The UN General Assembly is expected to vote on a resolution that criticises the Security Council for failing to take action on Syria.
The UN prepared on Friday to denounce Syria for unleashing tanks, artillery, helicopters and warplanes on the people of Aleppo and Damascus. The resolution will reportedly demand that the regime of President Bashar al-Assad keep its chemical and biological weapons warehoused and under strict control.
The anti-Syria resolution was expected to easily pass in the 193-member General Assembly after its Arab sponsors were forced to drop two key provisions in the original draft: a demand that Assad resign, and a call for other nations to place sanctions on Syria over its civil war.
The resolution also calls on authorities in Damascus to cease human rights violations and withdraw troops from population centres.
As with all General Assembly resolutions, this one is non-binding and carries only symbolic power.
UN peacekeeping chief Herve Ladsous told the Security Council on Thursday that UN military observers in Aleppo are seeing “a considerable buildup of military means, where we have reason to believe that the main battle is about to start”.
The rebels have commandeered tanks, and are bringing them into combat as Syrian warplanes strike back.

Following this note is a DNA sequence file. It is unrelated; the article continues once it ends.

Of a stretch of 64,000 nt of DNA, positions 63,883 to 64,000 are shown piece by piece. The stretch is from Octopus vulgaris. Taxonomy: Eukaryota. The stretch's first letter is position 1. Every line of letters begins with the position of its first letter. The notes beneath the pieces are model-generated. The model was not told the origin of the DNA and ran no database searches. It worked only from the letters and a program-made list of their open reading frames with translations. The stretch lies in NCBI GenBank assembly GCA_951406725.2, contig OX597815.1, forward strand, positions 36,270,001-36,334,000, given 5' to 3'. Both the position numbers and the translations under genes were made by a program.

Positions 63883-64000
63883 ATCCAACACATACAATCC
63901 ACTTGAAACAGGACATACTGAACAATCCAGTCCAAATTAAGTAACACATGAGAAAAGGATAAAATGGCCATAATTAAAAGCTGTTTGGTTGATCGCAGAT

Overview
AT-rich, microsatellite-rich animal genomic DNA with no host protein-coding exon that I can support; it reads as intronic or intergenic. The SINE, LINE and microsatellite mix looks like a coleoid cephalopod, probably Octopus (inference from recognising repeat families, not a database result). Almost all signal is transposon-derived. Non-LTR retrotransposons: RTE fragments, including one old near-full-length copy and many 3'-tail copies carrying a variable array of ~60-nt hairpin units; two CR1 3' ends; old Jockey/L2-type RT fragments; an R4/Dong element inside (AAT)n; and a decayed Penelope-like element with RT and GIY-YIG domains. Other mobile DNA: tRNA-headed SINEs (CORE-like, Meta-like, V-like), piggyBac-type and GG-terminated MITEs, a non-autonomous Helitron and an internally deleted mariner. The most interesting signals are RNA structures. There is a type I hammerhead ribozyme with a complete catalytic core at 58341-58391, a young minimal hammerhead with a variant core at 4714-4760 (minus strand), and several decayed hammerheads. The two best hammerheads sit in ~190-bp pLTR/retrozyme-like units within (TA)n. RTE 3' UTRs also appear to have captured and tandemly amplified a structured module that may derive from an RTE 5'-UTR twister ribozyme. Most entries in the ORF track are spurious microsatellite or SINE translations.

"Even in Damascus, I was there a few days ago, one could hear explosions regularly, interminably,'' Ladsous told reporters after briefing the council.
UN Secretary-General Ban Ki-moon urged restraint on all sides, saying, “Both the government and the opposition forces continue to demonstrate their determination to rely on ever-increasing violence.”
The resolution that began to circulate on Monday reaffirmed its support for Kofi Annan, but he resigned on Thursday as the joint UN-Arab League envoy to Syria after his peace proposals failed.
The original draft had called for Assad to resign, highlighting an Arab League call on July 22 for “the Syrian president to step down from power, in order to facilitate a peaceful political transition”.
Russia, which has consistently supported Syria at the United Nations, said it would not back the resolution because it was unbalanced and would encourage rebels to keep fighting.
Vitaly Churkin, the Russian ambassador, said on Thursday he could not support the General Assembly's “extremely unbalanced and one-sided resolution".
China also opposed the draft. Both countries have cast a double-veto in the Security Council three times to kill resolutions that could have opened the door to sanctions on Syria, or even military intervention.